The Weight of the World

If humanity stands to nature as part to whole, then that whole part has acquired the ability to oppose the whole that encompasses it; or, as Marx phrased it, man “confronts the material of nature as one of her own forces… [By] changing it, he at the same time changes his own nature”
- Eric Wolf; Europe and the People Without History

Many years ago a terrible war was fought over a wide stretch of marshy delta ground. The  fight was between the worlds of land and water, and its bloody story lasted many centuries. Water had limitless strength which it wielded without warning. The land trembled when the water attacked, its armies of white-capped troops pouring through breached defences to lay waste to the tender landscapes behind. 
But land’s great advantage was its permanence. Where water could only strike and retreat, the forces of the land could plan and strategise. They might be beaten back by the fury and weight of the water when an attack came, and many of their number trapped and drowned, but they would study their losses and when the time to fight came again, they would be ready with new tools and new approaches. 
The water, lacking a structure around which to marshal its power, could only hurl itself at the land. Meanwhile the denizens of the land, though individually weak, discovered that  in concert they were formidable. With this new collective approach to the work they clawed great new chunks away from the wounded water and piled them up like dripping trophies. The water tried to fight back, dealing shattering blows that ground down rocks and pulverised any unfortunate they found. But it could not find a way to breach the walls. Step by muddy step the land advanced and finally halted, steadfast and immobile. An uneasy truce descended on the fields of battle. Both sides buried their dead, and they took to circling each other with respectful fury. Time passed, and the inhabitants of the land settled into their new territories, while all around them the water moved silently, darkly.
As long days stretched into weeks and then years of peace, land became confident that while the water would not be defeated outright, it could be restrained and that was enough. Memories of the war began to fade as generation followed generation. Stories were handed down and songs sung at happy feasts, but memories became myths and soon all real trace of the terrible battles had faded from living memory. In their place a different story took root, a tale of powerful, cunning men and weak, simple water.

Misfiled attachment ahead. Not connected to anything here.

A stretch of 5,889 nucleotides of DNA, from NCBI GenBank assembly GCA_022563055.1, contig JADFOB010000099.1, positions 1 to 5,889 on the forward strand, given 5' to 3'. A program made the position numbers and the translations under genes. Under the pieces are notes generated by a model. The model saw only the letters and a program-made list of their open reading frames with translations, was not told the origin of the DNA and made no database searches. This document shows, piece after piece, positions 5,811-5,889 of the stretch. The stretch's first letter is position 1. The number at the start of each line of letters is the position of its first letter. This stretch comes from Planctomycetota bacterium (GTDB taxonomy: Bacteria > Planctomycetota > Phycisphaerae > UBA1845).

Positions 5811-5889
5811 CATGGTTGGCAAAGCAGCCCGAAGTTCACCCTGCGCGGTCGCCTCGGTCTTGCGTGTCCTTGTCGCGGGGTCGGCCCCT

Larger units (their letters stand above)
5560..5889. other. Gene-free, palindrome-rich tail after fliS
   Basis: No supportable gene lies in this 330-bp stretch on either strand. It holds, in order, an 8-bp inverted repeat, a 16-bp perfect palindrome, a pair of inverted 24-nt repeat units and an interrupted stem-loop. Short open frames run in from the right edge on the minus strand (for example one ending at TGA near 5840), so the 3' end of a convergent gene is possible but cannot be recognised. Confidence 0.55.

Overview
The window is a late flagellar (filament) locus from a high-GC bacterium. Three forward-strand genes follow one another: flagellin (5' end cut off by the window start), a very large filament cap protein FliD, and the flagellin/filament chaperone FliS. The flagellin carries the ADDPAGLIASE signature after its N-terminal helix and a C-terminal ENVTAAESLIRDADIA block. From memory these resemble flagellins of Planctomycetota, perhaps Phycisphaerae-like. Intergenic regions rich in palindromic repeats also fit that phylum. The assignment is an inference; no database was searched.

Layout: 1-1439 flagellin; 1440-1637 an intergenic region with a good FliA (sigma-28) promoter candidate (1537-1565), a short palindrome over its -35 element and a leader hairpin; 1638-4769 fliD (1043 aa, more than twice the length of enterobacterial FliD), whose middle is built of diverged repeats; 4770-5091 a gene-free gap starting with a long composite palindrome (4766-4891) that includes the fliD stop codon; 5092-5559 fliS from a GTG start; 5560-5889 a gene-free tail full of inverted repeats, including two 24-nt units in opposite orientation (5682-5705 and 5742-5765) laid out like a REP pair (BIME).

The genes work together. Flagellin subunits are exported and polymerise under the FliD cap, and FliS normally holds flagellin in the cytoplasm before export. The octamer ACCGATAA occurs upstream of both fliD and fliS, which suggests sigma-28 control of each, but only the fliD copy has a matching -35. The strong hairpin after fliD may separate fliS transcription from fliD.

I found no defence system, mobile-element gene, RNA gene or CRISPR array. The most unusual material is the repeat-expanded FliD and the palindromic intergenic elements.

The water was indeed weak, men would say as they wiped froth from their moustaches with the backs of their hands. If an occasional careless swimmer was returned limp and cold, or a farm punished for letting its defences degrade, scorn would be heaped on the victim for allowing the water a chance to show its true nature. For the strong and the brave there were fortunes to be made in this new world. Ground could be snatched from the water’s grasp with little effort, they learned, and it was fertile too. A well-built wall could give security. Even a boat, tiny as it was, could protect bodies from the sea’s might.
It did not take long for these new lords, safe and dry, fed well and warmed by stories of their own greatness, to forget that the water had ever held any power at all. Their status assured, they began to squabble amongst themselves. The water could hear as they turned on each other one by one, casting aside alliances as each sought to make themselves the most powerful. 
Sensing opportunity in division, the water planted a small greedy fungus which quickly took hold, its mycelium reaching far down to the groundwater which still lay beneath the land. It spread effortlessly through the world of the land, turning its victims’ eyes cold and hardening their hearts. Nobody felt its presence because there was no need for the kindness of strangers in this edenic bliss. They were content, and worried about nothing but themselves.
Meanwhile the cold, calm water bided its time. It coursed up and down the occupied coasts, its weight moving easily. As the land’s tenants bickered and sued and hoarded little heaps of treasure their energy began to warm the water, first gently then more urgently. A new strength began to fill it, and one day, as its fingers caressed the walls of men as they always did, it felt something it had not felt before: weakness. The walls were crumbling, their communal upkeep trampled underfoot in the heady rush of selfishness. 
The land felt these probes and tried desperately to warn its inhabitants. But the little lords in their mighty castles did not see, or argued about what the signs meant for them individually. Some blamed others, while others debated even the existence of the danger itself. The water’s no danger, they told each other. It’s weak. I am strong.
Written and photographed as part of Studio III of the Master Photography and Society course, which was led by Rabiaâ Benlahbib and Oliver Chanarin at the Royal Academy of Art in The Hague and presented as part of the Undisciplining Photography symposium 2021